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A fascinating, erudite, and witty glimpse of the human side of ancient Egyptthis acclaimed classic work is now revised and updated for a new generation
Displaying the unparalleled descriptive power, unerring eye for fascinating detail, keen insight, and trenchant wit that have made the novels she writes (as Elizabeth Peters and Barbara Michaels) perennial New York Times bestsellers, internationally renowned Egyptologist Barbara Mertz brings a long-buried civilization to vivid life. In Red Land, Black Land, she transports us back thousands of years and immerses us in the sights, aromas, and sounds of day-to-day living in the legendary desert realm that was ancient Egypt.
Who were these people whose civilization has inspired myriad films, books, artwork, myths, and dreams, and who built astonishing monuments that still stagger the imagination five thousand years later? What did average Egyptians eat, drink, wear, gossip about, and aspire to? What were their amusements, their beliefs, their attitudes concerning religion, childrearing, nudity, premarital sex? Mertz ushers us into their homes, workplaces, temples, and palaces to give us an intimate view of the everyday worlds of the royal and commoner alike. We observe priests and painters, scribes and pyramid builders, slaves, housewives, and queensand receive fascinating tips on how to perform tasks essential to ancient Egyptian living, from mummification to making papyrus.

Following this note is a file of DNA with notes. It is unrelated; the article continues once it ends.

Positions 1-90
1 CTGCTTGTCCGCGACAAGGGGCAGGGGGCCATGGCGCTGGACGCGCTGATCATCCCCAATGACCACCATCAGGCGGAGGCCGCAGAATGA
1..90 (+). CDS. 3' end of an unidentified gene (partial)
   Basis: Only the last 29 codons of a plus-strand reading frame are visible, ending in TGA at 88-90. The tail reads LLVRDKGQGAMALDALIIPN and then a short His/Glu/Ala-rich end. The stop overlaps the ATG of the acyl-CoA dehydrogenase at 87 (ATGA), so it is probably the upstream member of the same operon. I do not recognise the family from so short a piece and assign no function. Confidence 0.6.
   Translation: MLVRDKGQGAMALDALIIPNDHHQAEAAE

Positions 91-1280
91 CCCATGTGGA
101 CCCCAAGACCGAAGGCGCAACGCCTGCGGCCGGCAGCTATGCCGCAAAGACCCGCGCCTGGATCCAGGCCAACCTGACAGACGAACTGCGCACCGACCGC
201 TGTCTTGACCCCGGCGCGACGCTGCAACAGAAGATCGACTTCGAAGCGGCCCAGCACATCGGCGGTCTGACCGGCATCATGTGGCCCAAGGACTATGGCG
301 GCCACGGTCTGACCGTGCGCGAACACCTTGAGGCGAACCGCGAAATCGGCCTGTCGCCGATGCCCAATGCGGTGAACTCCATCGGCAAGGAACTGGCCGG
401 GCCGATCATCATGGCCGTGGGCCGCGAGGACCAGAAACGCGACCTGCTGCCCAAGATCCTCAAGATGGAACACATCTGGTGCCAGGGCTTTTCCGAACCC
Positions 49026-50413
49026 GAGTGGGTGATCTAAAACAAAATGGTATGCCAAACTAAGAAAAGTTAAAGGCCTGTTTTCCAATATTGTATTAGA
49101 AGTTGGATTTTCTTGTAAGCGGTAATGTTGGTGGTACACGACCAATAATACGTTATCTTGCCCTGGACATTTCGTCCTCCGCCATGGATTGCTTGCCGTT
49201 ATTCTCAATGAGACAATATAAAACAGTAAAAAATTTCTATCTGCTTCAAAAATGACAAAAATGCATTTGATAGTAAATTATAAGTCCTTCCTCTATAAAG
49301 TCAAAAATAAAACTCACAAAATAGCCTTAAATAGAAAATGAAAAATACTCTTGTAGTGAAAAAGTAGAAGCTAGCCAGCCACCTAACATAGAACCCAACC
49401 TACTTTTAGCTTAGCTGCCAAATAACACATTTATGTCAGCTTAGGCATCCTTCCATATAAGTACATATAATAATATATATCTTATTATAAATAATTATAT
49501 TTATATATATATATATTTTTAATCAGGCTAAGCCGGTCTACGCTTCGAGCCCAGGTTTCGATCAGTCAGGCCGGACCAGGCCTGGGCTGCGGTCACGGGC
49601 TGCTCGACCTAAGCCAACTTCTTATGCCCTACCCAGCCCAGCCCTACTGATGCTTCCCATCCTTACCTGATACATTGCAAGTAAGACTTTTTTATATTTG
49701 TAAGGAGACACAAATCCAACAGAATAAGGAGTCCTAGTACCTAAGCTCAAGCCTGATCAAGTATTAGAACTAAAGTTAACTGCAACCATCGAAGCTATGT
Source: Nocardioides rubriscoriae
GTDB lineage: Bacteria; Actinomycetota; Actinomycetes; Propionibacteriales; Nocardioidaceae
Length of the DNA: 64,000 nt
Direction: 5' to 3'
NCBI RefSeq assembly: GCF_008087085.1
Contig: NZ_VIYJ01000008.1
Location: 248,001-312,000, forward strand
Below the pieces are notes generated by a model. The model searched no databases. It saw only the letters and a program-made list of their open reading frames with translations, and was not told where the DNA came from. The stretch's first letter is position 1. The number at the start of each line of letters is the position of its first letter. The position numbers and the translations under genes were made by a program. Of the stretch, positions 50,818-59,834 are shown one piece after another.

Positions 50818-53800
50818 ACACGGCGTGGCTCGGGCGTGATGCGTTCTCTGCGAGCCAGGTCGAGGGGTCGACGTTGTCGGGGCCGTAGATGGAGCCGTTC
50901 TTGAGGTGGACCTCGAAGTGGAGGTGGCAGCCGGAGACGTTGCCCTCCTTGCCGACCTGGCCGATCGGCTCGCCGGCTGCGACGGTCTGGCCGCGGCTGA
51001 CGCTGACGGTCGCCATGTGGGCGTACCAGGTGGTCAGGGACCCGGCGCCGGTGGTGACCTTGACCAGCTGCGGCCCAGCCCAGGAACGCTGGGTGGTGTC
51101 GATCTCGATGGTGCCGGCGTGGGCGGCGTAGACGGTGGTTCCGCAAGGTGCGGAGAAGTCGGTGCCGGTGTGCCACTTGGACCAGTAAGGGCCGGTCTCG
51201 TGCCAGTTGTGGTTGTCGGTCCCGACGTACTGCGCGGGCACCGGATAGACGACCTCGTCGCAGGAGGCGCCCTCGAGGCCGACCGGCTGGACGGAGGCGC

An eye-opening and endlessly entertaining companion volume to Temples, Tombs, and Hieroglyphs, Mertz's extraordinary history of ancient Egypt, Red Land, Black Land offers readers a brilliant display of rich description and fascinating edification. It brings us closer than ever before to the people of a great lost culture that was so different fromyet so surprisingly similar toour own.
Barbara Mertz is a New York Times bestselling author who writes the popular Amelia Peabody mystery series under the pen name Elizabeth Peters and romantic suspense novels as Barbara Michaels. She was born and brought up in Illinois and earned her Ph.D. in Egyptology from the University of Chicago's famed Oriental Institute. Named Grand Master at the inaugural Anthony Awards in 1986 and Grand Master by the Mystery Writers of America at the Edgar Awards in 1998, she lives in a historic farmhouse in western Maryland.